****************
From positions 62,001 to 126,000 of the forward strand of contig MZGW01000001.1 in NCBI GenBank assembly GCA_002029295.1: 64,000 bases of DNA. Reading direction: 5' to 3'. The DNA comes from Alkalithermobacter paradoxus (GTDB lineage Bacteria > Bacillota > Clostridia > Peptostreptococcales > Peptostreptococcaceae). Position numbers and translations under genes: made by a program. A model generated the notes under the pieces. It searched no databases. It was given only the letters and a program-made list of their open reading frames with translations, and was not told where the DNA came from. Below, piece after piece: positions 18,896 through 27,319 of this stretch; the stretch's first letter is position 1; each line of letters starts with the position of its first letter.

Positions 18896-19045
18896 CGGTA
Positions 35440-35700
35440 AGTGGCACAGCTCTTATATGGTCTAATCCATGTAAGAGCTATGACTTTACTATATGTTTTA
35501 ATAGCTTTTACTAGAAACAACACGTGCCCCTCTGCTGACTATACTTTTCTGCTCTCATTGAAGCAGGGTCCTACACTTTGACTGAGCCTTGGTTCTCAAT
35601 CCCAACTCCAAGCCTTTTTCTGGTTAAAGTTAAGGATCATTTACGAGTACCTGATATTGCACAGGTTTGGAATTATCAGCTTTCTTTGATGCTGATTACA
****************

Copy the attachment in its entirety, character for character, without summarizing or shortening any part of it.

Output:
From positions 62,001 to 126,000 of the forward strand of contig MZGW01000001.1 in NCBI GenBank assembly GCA_002029295.1: 64,000 bases of DNA. Reading direction: 5' to 3'. The DNA comes from Alkalithermobacter paradoxus (GTDB lineage Bacteria > Bacillota > Clostridia > Peptostreptococcales > Peptostreptococcaceae). Position numbers and translations under genes: made by a program. A model generated the notes under the pieces. It searched no databases. It was given only the letters and a program-made list of their open reading frames with translations, and was not told where the DNA came from. Below, piece after piece: positions 18,896 through 27,319 of this stretch; the stretch's first letter is position 1; each line of letters starts with the position of its first letter.

Positions 18896-19045
18896 CGGTA
Positions 35440-35700
35440 AGTGGCACAGCTCTTATATGGTCTAATCCATGTAAGAGCTATGACTTTACTATATGTTTTA
35501 ATAGCTTTTACTAGAAACAACACGTGCCCCTCTGCTGACTATACTTTTCTGCTCTCATTGAAGCAGGGTCCTACACTTTGACTGAGCCTTGGTTCTCAAT
35601 CCCAACTCCAAGCCTTTTTCTGGTTAAAGTTAAGGATCATTTACGAGTACCTGATATTGCACAGGTTTGGAATTATCAGCTTTCTTTGATGCTGATTACA